In some ways Sandra Planchez’s project in Nantes is unspectacular. It takes on board the slightly Flemish aesthetic currently fashionable in architecture, the dark grey brick punched through with metal-encased openings and the irregular façades and composition familiar from the pages of international design journals. And in some ways I could have picked almost any of the designs for new housing on the huge former Alstom site on Nantes’ Ile de Nantes. But the more you look around what has been a remarkable regeneration, the better this unassuming project looks.
This was the city’s heavy-engineering quarter, full of shipyards, engineering workshops, warehouses and huge industrial sheds. Some of these have survived — like the one about to reopen as the Ecole des Beaux Arts next door; others have left only traces. The problem here has been the weaving of new connective tissue around the island, the material to make a city. Despite the presence of a thriving (and architecturally brilliant) architecture school by Lacaton & Vassal and some quirky office buildings (including an emerging legal quarter), this new neighbourhood doesn’t feel at all like a neighbourhood. What the architects of Unik have done is to create a series of buildings that successfully mix uses to seed a space where it can begin to behave like a real city.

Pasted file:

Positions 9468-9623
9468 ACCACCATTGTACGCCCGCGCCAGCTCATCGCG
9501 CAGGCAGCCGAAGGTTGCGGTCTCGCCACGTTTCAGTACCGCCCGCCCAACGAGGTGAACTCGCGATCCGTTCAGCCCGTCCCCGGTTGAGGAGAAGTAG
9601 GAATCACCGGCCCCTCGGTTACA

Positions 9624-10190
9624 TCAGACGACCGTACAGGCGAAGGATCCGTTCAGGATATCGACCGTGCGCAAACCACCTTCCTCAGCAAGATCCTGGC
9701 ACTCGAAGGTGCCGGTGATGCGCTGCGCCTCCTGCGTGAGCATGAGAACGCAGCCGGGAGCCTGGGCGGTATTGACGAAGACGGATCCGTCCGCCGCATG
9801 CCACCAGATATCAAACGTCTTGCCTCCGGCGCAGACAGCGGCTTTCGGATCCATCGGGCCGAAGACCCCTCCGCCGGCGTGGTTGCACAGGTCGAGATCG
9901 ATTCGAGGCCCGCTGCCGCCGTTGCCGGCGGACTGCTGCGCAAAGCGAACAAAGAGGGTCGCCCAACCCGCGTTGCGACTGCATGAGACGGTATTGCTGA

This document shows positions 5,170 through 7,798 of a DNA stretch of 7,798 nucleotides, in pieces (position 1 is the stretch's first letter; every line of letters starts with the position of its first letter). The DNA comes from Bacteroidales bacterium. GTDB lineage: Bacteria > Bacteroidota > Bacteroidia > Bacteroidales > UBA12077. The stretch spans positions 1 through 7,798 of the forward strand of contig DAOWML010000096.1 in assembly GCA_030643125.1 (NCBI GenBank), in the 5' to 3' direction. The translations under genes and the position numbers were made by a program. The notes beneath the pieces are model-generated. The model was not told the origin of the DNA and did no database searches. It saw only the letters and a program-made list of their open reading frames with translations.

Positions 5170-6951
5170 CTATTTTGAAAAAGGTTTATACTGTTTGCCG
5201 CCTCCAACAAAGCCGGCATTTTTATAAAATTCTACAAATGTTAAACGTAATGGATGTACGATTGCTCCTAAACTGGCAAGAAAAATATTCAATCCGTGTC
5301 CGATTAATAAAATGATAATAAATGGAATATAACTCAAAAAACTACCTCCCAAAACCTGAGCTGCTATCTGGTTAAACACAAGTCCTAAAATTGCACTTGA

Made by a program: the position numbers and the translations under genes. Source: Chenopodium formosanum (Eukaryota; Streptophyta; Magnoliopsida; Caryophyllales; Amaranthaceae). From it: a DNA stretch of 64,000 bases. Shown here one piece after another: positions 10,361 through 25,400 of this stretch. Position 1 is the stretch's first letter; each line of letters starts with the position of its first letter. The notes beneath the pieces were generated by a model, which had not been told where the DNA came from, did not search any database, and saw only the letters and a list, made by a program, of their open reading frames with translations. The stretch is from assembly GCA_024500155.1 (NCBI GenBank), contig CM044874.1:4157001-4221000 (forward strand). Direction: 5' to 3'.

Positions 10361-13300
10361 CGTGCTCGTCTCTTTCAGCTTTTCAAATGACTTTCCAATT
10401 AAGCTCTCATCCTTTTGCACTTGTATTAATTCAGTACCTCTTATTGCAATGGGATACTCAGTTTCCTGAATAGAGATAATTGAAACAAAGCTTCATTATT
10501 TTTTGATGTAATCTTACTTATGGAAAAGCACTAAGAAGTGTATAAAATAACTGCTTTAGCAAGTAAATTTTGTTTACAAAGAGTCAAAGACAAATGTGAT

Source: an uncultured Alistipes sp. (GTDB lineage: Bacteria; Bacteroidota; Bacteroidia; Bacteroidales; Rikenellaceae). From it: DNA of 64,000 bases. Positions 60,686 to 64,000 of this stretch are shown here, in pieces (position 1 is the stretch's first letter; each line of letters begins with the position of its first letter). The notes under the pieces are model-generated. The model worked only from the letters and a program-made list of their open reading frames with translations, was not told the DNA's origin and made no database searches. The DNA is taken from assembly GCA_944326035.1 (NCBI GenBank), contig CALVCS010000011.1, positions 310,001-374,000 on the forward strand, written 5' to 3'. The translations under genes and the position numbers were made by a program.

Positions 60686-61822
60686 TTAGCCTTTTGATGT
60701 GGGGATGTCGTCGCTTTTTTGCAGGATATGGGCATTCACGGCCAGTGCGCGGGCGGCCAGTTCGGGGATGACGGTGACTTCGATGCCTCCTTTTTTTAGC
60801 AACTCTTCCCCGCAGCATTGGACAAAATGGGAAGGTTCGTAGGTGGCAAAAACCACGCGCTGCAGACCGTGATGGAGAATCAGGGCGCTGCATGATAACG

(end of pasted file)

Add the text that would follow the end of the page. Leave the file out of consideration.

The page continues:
As a result, there are spaces for new shops on the ground floor (there is, oddly, hardly any retail accommodation around here), commercial space on the lower floors and a mix of for-sale and socially rented accommodation above. The whole thing is crowned by a roof garden that is shared between all the inhabitants of the building, without differentiating or limiting access, so that it functions as a real communal space.
The buildings are flat fronted but there are balconies and bridges, and the rooftops are differentiated through a more domestic articulation. Metal-clad, house-like structures are recessed behind the street façades, reducing the buildings’ mass and creating a new rooftop realm. The architects have managed to negotiate the difficult switch of scales between the industrial and the domestic, the institutional and the public.
To see how difficult this can be, it is only necessary to look at London’s Docklands or Hamburg’s HafenCity, where a desire to create urban density has often led to an overwhelming yet still somehow bland architecture, which strangles the streetscape rather than animating it.
This is unassuming, unspectacular and workmanlike, but in creating that framework, it is also modest and intelligent enough to allow the city to grow and adapt around and through it. Like the best buildings, it embodies a microcosmic urbanity. Sometimes architecture just needs to become background.
Related article: In the spirit of Jules Verne: Nantes reinvents itself through art